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Finals Competition Professionals

According to tradition, the finals of the professionals competition is on the Sunday afternoon, the third day of the festival. A lot of audience had shown up!

In accordance with the draw, Henrique Almeida set the ball rolling with Fandango from Tres Piezas by Joaquin Rodrigo and Sonate by Leo Brouwer

Almeida played the Fandango slightly too hasty, but had a strong sonorous tone in the melody passages. It became an exultant performance.

In my personal opinion the tempo of Fandango y Boleros was a bit too high. Yet he succeeded in keeping the tension in the music, so its story became clear. With Sarabande de Scriabin he played what the music dictated, mysteriously and solemny. La Toccata de Pasquini got a dazzling tempo with exciting contrast in the arpeggios. Not a bad start of the finals!

Jacob Bangsö closed up seamlessly to the previous player with two movements from Tres Piezas by Joaqin Rodrigo, again the Fandango, but now supplemented with the last movement, the Zapateado. Maybe playing the same piece is risky, but it is possible that you win the comparison! His second piece was an old acquaintance, the Sonata Op. 47 by Alberto Ginastera (1916 - 1983).

Concerning speed, Bangsö surpassed Almeida with the Fandango. Additionally he distinguished himself with a fresh approach and some calculated risk in the runs. A cycler’s risk, for instance on the descent of the Tourmalet you have to cycle close to the abyss to gain maximal speed.

Right away he played a likewise dazzling Zapateado. I was thinking: “Wow, as an audience you want to catch your breath too!” This piece sounded fresh and energetic too and the risky descent of the Tourmalet just went on, but it did yield the player a head start.

The Sonata Op. 47 is an old acquaintance for me since 2006. I have heard finalists winning the race with this piece, so I was curious. The Escordio was powerful and full of contrast. In the Scherzo Bangsö added some extra spice to the piece, wide dynamic range, convincing effects and a speed with the effective risk we already heard before. He did not pull his punches on the guitar! In the Canto Bangsö took a breath and played a pleasant quiet impression that was abruptly interrupted by the acid end. The Finale became the fiery conclusion with an original interpretation of some sections. The audience reacted with an enthusiastic applause , somebody had played and excellent final round!

I have heard Jacob Bangsö a few times before on the competitions in Nordhorn and Enschede. So I did notice that his play has remarkably grown in all these years. I guess that he will be a stayer in the guitar scene.

Jinsae Kim had three pieces on his programme. With some effort I heard that he would play a Sonate van Domenico Scarlatti, something that sounded like Piece en Forme de Fantasia and as a conclusion the often played Zapateado from Tres Piezas by Joaquin Rodrigo. My conclusion was a bit, that you should include your announcements in your rehearsals too, because an audience that knows where it is all about, will listen better.

Jinsae Kim already had played the Sonata in the preliminaries. His somewhat hasty interpretation did not convince me. The second piece turned out to be a romantic piece with a warm tone that reminded me of Mertz. The tender prelude soon evolved in a final section in Bolero rhythm. Fun piece! Mr. Kim made all efforts to surpass the Zapateado by Bangsö and took off even faster than the Danish guitarist. Unfortunately this caused haste to step in and some passages completely lost their clarity because of the excessive speed.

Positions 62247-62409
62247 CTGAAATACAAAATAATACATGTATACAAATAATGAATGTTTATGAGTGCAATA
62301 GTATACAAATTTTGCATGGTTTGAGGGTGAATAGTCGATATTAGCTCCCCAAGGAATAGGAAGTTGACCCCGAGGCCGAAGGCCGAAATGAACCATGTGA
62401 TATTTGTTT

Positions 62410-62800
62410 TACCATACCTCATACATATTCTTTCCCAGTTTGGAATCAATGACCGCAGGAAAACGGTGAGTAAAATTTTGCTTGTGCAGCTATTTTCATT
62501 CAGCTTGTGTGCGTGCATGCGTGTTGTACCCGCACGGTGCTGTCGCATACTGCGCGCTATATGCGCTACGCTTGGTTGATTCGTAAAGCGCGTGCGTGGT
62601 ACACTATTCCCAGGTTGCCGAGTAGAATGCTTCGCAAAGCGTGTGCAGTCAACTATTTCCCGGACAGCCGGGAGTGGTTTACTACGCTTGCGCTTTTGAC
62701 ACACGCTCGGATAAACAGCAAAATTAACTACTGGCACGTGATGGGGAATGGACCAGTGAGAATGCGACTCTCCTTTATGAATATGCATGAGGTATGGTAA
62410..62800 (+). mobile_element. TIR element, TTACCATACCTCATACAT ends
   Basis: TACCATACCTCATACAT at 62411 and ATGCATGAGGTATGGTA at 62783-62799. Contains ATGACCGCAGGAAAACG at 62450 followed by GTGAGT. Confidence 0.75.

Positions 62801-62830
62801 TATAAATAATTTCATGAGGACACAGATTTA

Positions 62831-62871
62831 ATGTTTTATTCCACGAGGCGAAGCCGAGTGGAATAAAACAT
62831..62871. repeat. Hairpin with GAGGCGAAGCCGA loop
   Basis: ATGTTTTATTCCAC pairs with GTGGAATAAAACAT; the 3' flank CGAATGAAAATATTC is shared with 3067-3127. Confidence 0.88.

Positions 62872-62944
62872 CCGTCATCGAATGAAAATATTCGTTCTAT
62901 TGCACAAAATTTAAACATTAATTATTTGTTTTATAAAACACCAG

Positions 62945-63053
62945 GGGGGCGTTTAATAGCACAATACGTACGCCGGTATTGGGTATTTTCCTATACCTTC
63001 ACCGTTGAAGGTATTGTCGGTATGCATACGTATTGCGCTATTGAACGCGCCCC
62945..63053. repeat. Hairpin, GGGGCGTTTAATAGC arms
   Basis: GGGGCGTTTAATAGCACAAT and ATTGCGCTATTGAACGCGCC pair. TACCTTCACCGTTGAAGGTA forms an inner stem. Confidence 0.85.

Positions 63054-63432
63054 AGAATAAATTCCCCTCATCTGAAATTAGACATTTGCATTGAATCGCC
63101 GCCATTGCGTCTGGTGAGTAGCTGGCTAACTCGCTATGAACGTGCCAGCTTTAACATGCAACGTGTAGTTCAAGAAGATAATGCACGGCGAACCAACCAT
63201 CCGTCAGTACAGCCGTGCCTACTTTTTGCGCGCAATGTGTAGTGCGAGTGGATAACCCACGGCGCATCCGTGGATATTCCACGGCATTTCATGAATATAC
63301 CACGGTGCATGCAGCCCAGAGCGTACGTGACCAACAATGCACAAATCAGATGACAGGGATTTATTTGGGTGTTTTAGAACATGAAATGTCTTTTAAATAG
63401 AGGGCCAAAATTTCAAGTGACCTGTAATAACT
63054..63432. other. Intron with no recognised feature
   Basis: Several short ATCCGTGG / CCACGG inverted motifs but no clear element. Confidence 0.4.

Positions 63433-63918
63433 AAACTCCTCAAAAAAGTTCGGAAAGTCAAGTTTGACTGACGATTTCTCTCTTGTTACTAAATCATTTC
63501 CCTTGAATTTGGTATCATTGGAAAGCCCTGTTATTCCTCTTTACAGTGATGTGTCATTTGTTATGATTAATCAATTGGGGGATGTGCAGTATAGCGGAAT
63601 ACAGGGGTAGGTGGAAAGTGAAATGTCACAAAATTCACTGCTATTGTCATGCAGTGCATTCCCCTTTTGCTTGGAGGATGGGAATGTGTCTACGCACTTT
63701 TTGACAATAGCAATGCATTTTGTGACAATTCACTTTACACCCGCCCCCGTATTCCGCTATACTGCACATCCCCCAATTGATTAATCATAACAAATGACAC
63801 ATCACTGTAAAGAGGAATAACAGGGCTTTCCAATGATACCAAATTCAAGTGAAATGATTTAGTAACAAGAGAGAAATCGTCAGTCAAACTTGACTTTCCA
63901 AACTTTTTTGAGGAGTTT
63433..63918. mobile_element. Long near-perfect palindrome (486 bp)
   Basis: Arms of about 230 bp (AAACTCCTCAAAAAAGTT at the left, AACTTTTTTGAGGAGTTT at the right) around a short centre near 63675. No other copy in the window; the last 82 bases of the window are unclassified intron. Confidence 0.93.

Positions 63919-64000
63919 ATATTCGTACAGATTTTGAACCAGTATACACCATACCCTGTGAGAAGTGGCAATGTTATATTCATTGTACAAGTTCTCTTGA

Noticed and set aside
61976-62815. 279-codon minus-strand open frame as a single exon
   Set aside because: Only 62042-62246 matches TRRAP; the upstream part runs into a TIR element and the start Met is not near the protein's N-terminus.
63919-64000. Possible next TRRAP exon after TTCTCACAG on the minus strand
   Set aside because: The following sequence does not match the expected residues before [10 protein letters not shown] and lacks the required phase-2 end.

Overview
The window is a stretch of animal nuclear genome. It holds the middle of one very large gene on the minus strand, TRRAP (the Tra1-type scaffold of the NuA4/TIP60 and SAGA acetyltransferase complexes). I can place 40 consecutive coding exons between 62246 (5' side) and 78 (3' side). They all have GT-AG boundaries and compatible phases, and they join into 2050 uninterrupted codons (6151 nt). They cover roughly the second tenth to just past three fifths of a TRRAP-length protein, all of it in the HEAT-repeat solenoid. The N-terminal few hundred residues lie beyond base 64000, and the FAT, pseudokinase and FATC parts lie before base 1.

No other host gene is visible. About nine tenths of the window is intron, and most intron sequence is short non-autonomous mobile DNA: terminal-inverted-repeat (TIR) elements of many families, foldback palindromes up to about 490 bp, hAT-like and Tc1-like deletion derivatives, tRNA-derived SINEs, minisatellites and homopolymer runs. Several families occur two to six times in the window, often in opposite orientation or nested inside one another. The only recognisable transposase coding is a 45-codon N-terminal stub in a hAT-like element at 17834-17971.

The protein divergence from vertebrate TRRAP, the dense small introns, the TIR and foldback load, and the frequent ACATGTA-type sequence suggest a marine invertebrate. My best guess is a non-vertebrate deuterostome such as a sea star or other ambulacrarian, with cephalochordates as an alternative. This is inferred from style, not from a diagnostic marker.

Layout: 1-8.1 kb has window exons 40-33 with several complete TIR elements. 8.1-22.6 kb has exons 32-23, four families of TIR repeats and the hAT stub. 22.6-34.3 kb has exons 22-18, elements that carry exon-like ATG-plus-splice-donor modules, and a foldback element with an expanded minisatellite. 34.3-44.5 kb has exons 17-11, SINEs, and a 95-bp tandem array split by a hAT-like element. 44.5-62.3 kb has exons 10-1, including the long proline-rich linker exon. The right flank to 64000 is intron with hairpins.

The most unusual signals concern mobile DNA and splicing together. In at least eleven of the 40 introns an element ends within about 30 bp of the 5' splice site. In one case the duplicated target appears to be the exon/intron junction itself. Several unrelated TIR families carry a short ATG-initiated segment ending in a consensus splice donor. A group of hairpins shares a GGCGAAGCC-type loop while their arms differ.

Robbert Vermeulen paid homage to the music from the past ages, Sir John Smith his Almain and the famous Fantasia by John Dowland and the Fantasia Op. 9 by Luigi Legnani.

He played the Renaissance piece with capo on the second fret and the G string tuned to F sharp. In the Almain, Vermeulen added a number of original ritenutos and made a pleasant wave movement with his phrasing. In the Fantasia he made a perfect start with the theme and played the elaborations with a clear voicing and interesting phrasing. Legnani, well, that’s Opera! Vermeulen expressed the drama in the composition with all effects in an exemplary manner and made maximal use of the rests in the piece to stress the tension in the piece.

I had met Robbert Vermeulen in competitions in this region too, and also in this case I noticed that there is a clear progression in his play and musical eloquence.

There was the last candidate, Andreija Lazarevic. He provided interesting material for comparison with the repeat of Fantasia Op. 9 by Luigi Legnani. He added an unknown piece, a nice tango by Astor Piazzolla.

Lazarevic put more of the spirit of the opera in the Fantasia than Vermeulen had done, particularly in the lyrical passages his play was more “vocal” and singing. His tempo in the runs and bridges was dazzling, yet the individual notes remained clear. In comparison I also found that Lazarevic’s performance was more transparent and it was breathing more, particularly in the Arias between the virtuoso sections The Piazzolla piece had the passion that you expect from compositions like this. Exultant dynamics and a nice quiet atmosphere with effective vibrato made a tasteful alternation.

The finals were completed. My thoughts about the winner? Well, I was indecisive about Bangsö en Lazarevic. With the first player I was enthusiastic about the interpretation and the technique. The second player enticed me with his musical depth. To be fair I had a preference for the latter.

Tough job for the de jury!